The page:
CIBC report warns of education/skills gap
Urges post-secondary changes, says students going where money is — not where need is
A CIBC economics report warns that Canada’s post-secondary institutions need to change their ways to begin producing enough graduates with the right skills to drive future economic growth.
Authors Benjamin Tal and Royce Mendes say a new CIBC online poll shows Canadian students are becoming more pragmatic in choosing careers where their skills will be needed.
The survey shows a 30 per cent rise in university enrolments in high-paying careers such as business and the so-called STEM fields (science, technology, engineering and math) in the decade leading up to 2015.
But it adds those programs have seen fee inflation that’s almost double the pace of other courses, leaving students with greater levels of debt entering the workforce.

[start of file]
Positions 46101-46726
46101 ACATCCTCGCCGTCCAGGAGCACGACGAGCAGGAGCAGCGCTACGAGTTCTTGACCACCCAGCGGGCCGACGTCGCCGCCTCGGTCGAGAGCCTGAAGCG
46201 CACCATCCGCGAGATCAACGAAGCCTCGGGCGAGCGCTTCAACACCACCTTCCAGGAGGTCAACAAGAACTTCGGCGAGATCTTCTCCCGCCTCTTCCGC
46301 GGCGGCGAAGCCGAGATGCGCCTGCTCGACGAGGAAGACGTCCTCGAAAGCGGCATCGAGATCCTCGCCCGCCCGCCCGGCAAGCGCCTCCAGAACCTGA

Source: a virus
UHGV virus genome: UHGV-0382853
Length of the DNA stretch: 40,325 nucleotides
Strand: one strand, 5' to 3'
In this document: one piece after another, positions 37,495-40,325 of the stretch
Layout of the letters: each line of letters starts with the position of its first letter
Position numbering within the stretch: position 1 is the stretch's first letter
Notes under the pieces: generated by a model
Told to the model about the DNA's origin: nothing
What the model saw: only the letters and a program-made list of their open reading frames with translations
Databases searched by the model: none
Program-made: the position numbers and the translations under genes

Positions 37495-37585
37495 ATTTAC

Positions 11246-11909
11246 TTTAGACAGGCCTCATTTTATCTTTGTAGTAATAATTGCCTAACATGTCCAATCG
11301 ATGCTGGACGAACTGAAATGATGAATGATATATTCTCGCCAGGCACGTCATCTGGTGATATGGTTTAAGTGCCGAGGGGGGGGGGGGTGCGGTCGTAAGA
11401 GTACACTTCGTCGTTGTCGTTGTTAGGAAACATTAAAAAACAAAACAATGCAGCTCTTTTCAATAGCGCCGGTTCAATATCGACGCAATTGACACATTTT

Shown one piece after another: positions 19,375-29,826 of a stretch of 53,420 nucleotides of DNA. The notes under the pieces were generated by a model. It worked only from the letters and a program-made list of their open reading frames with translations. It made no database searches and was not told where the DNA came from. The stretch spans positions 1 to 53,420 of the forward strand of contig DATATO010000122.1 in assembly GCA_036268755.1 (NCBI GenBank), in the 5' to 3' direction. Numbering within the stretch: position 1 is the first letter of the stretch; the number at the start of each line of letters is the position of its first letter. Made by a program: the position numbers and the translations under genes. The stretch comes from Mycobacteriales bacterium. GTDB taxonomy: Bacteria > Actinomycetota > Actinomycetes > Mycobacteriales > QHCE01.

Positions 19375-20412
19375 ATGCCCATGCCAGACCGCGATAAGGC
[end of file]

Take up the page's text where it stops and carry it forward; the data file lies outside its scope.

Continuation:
The CIBC study also suggests Canada’s post-secondary system isn’t flexible enough and forces students to choose between university and college. Ontario offers 45 joint college/university programs, but only eight per cent of Canadian students are enrolled in such a dual system.
“The cost of that mismatch (between education availability and need) is already visible in both disappointing youth employment conditions and the rising share of Canadians earning below average incomes,” the report concludes.
“Those vulnerabilities will be fully exposed in the next economic downturn. The time to act is now.”
The study is based on an online poll July 27 to Aug. 2 with 1,506 full- or part-time students. The polling industry’s professional body, the Marketing Research and Intelligence Association, says online surveys can’t be assigned a margin of error because they don’t randomly sample population.
A CIBC study suggests the post-secondary system isn’t flexible enough.